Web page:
If you’re of a certain age, you probably remember Costacos Brothers posters. Heck, you may have had some up on the walls of your childhood bedroom. The images married sports and pop culture, often dressing up athletes in various costumes to go along with the theme.
Do you remember Jose Canseco and Mark McGwire, also known as the Oakland A’s “Bash Brothers,” dressed as the “Blues Brothers,” giant bats and all? Or Lawrence Taylor, with bodies piled around him, dubbed “The Terminator” with lasers shooting out of his fingers? Perhaps you had the one with Karl Malone dressed appropriately to deliver mail?
The posters took off in the mid-1980s and were a big deal for any athlete who was fortunate enough to be a part of one. As Charles Barkley told Amy K. Nelson of SB Nation in 2013, “The poster made you cool. You didn’t make the poster cool.”
We took a dip into the hockey side of the Costacos Brothers poster world and picked out our favorites for this week’s Power Rankings.
1. Ray Bourque
A five-time Norris Trophy winner and stalwart on the Bruins blue line for 20 years, Bourque was clearly suited for the government role of Secretary of Defense. Though, we’re confident that the hockey stick would be a poor weapon in defense compared to that machine gun on the jeep.
2. Luc Robitaille
A play off the Paul Newman movie, here’s Robitaille cozying up next to a Kings-themed motorcycle standing in front of what appears to be an apocalyptic sky behind him.
3. Jaromir Jagr
“OK, Jaromir, here’s our idea: You’re going to awkwardly stand, full uniform, and look at the camera, letting those bangs out, and you’ll act as a pawn. Czechmate. Get it?”
4. Brett Hull
Hull would definitely fill the “Ice Man” role in a “Top Gun” movie. And you just know he told Adam Oates, “you can be my wingman anytime.”
5. Magic Johnson and Wayne Gretzky
This “LA Story” didn’t end up being as successful as hoped. In the time that “The Great One” and Magic were in Los Angeles together, only the Lakers made the finals, losing both of them. Johnson returned after a four-year retirement in 1995-96, which would turn out to be the final seasons for both in LA.
6. Wayne Gretzky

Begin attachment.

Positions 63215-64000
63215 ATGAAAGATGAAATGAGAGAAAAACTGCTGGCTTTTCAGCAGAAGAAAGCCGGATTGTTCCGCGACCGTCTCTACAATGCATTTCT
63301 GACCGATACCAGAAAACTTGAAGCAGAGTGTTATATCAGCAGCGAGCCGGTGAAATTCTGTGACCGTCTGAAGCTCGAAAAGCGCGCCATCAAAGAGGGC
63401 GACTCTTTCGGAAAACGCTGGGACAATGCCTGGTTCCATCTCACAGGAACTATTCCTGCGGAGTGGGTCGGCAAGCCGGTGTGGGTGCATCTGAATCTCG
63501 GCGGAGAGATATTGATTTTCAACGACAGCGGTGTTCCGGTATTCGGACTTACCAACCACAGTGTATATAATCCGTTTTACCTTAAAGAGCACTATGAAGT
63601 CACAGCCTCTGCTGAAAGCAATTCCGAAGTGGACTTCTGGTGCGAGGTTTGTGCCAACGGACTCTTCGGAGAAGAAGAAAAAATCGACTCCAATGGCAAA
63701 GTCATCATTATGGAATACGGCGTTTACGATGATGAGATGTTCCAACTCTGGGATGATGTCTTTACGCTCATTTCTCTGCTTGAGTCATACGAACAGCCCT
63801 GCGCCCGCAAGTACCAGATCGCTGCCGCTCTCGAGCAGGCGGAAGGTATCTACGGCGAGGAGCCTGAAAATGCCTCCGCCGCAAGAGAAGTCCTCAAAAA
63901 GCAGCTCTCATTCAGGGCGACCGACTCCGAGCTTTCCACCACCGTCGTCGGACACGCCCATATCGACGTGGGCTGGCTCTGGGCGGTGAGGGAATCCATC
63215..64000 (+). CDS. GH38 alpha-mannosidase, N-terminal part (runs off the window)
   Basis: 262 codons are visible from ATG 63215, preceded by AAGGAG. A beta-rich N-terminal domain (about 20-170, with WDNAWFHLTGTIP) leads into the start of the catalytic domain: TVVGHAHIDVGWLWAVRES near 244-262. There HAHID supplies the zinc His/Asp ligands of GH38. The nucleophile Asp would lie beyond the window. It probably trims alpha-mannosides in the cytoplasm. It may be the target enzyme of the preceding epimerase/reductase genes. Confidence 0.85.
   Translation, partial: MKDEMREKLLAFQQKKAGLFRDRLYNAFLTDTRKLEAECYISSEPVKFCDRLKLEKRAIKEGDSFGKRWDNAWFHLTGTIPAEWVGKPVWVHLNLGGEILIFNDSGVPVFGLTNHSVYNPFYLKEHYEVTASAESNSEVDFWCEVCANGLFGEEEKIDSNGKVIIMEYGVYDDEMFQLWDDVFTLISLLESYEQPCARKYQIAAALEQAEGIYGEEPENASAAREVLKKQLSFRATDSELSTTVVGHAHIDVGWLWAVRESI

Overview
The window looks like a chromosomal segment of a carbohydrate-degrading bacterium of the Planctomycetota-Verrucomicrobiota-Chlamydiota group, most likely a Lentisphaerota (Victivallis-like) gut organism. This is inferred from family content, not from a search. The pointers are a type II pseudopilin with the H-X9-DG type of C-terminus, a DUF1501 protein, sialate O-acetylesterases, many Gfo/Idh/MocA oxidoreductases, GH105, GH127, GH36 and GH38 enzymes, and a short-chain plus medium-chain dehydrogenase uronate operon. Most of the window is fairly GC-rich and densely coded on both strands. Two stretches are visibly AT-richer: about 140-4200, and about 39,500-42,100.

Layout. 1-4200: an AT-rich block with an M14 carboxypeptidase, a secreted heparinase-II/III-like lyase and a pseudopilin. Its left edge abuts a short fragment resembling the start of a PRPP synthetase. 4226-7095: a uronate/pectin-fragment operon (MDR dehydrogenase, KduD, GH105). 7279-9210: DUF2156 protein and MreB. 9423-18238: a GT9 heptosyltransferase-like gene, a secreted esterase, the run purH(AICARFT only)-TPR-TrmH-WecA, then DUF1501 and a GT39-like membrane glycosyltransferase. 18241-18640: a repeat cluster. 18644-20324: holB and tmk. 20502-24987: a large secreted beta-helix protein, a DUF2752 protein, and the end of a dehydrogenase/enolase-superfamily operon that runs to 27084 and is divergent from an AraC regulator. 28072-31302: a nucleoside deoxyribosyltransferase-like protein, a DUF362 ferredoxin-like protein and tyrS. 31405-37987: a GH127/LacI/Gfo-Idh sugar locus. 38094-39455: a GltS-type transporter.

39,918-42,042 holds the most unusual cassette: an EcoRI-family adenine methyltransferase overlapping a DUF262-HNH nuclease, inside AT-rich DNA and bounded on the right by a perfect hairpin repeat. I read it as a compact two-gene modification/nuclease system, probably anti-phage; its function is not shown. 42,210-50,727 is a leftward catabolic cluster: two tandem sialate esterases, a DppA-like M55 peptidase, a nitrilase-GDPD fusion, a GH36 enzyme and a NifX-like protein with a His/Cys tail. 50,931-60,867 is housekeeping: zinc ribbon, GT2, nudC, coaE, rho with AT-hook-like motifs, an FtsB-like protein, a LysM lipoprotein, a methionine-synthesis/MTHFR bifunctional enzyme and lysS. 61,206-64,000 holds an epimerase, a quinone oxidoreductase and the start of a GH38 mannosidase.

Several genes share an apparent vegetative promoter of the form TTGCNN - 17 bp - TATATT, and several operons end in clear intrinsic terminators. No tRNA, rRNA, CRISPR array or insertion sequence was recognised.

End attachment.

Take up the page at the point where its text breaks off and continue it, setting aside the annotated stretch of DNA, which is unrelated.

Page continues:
Wouldn’t you have preferred Gretzky dressed as Wayne Campbell standing in front of a Marcel Dionne’s Donuts instead?
7. Chris Chelios and Jeremy Roenick
The two Blackhawks stars are hanging out in the middle of a lightning storm without a care in the world. They’re basically just here solely to show off their jeans and turtlenecks.
8. Ed Belfour
“The Eagle” put up his best seasons in Dallas, capping it off with the 1999 Stanley Cup. Surely this movie would be more watchable than “The Love Guru,” no?
Hockey fans have been treated to quite a few one-team legends, including Mario Lemieux saving the Penguins more than once.
Even so, there are plenty of legends who ended spent time in jerseys that just felt wrong. Let’s ponder the hockey answers to Brady leaving the Patriots, Johnny Unitas on the Chargers, Michael Jordan with the Wizards, and Babe Ruth on the Boston Braves.
Bobby Orr and Ray Bourque leave Boston with very different results
At least with Brady, Boston-area fans couldn’t reasonably ask for more. Meanwhile, Bobby Orr’s career concluded with questions of “What could have been?”
Knee injuries ravaged his later career, and after 10 seasons, Orr left the Bruins for the Blackhawks. Between two seasons, Orr could only appear in 26 games for Chicago.
If Orr on the Blackhawks isn’t the Brady comparison you think of for hockey, then it’s probably Brodeur appearing in seven games for the Blues after winning three Stanley Cups, four Vezinas, and setting the all-time wins record over 1,259 games with the Devils.